A Forgotten Element Could Help Us Redefine The Way We Measure Time

A Forgotten Element Could Help Us Redefine The Way We Measure Time

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A rare earth element that doesn’t get much mention could become the key to upgrading atomic clocks to become even more accurate. This could help us explore space and track satellites, and even keep the world’s time zones in sync.

 

Atomic clocks use the oscillations of atoms under laser fire as a measurement of time, in the same way a grandfather clock uses the swing of a pendulum. They can lose less than a second over 50 million years, depending on the elements used – but scientists want even greater accuracy.

That’s where lutetium (Lu) comes in. It offers both a higher level of stability and a higher degree of precision than the caesium or rubidium of today’s atomic clocks, according to a team of researchers from the Centre for Quantum Technologies (CQT) in Singapore.

(CQT)

“The ultimate performance of a clock comes down to the properties of the atom – how insensitive the atom is to its environment,” says lead researcher Murray Barrett.

“I would call lutetium top in its class.”

Since the original atomic clock was designed in 1955, scientists have been experimenting with atoms from different elements, looking for the ones that could operate with the highest level of accuracy.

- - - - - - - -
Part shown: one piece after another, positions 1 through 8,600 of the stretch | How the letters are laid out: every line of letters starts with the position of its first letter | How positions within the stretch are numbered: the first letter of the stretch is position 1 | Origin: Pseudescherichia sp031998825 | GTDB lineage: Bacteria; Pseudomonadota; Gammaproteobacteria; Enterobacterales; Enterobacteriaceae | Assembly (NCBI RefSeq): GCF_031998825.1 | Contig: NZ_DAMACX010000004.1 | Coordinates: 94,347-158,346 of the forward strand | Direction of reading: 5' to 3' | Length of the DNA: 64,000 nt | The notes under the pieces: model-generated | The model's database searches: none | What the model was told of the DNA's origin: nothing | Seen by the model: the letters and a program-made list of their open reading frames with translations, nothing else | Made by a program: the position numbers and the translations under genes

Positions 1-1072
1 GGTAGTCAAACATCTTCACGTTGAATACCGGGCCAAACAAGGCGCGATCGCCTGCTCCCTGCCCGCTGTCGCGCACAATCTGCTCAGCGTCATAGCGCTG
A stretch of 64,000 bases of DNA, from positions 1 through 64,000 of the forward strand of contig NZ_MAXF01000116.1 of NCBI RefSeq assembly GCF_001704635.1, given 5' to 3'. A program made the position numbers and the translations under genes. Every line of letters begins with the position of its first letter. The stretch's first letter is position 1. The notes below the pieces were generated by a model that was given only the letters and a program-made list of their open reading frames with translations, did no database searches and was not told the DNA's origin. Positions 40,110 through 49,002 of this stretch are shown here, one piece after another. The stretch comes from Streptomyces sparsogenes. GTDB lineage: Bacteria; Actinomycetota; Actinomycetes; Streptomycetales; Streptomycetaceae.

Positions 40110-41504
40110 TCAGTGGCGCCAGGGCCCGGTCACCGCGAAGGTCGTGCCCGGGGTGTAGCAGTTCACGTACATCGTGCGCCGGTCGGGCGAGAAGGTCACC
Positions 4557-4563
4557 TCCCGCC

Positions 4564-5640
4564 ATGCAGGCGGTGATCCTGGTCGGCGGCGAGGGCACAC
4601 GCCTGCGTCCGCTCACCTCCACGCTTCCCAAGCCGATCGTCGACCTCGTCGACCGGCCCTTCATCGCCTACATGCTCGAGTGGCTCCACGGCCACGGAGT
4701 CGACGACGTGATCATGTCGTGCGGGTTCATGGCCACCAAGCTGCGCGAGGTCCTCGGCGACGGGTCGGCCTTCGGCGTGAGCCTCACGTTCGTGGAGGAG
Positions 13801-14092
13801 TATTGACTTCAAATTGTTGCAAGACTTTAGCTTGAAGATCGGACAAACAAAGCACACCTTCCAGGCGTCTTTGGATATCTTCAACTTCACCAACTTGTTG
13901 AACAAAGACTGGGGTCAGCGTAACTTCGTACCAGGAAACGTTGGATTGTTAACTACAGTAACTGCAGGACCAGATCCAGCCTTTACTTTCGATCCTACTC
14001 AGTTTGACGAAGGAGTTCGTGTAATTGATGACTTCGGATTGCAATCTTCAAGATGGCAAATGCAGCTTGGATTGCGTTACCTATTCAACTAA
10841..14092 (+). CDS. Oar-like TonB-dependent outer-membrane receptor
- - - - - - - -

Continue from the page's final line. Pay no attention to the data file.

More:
Caesium, the first element to be used in an atomic clock, oscillates at a microwave frequency of 9,192,631,770 ‘ticks’ per second.

 

In recent years, other elements like ytterbium and strontium, have been found to work at optical frequencies – some ten thousand times faster.

With more ‘ticks’ or oscillations in each second, time can be measured with greater and greater precision.

Not only does lutetium operate at these optical frequencies, it also has another ace up its sleeve: changes in temperature and pressure have very little effect on it. That’s the conclusion of six months of intensive testing by the CQT team.

Those environmental factors are also what makes the quartz in traditional watches gradually slip out of sync with real time – they’re good, but they’re not perfect. In the same way, such factors can have tiny impacts on the accuracy of atomic clocks.

“We have definitively shown that Lu is the least sensitive to temperature of all established atomic clocks,” says one of the team, Kyle Arnold.

What’s more, further studies into the properties of lutetium have shown that it can be built into an atomic clock in the same way that ytterbium can. That means the upgrade shouldn’t be too problematic.

 

Having such robustness and accuracy inside an atomic clock is good for both time-keeping and getting these clocks out of specialist labs and into more real-world situations, the scientists say.

And considering super-fine measurements of time can be vital in studying everything from the forces of gravity to the speed of light, research into atomic clocks that get more and more precise isn’t going to stop.

There’s still work to do though before we can build a lutetium clock, though. Part of the reason it’s been overlooked so far is that a special technique is needed to average out certain kinds of potential inaccuracies.

While the research team has already worked out how to tackle this, they’ve got a few more hurdles to overcome.

“I don’t see it as anyway being an overly technical, difficult thing to do, but I think people are waiting to see how this works out,” says Murray.

The research has been published in Nature Communications.

 



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Jim Staab

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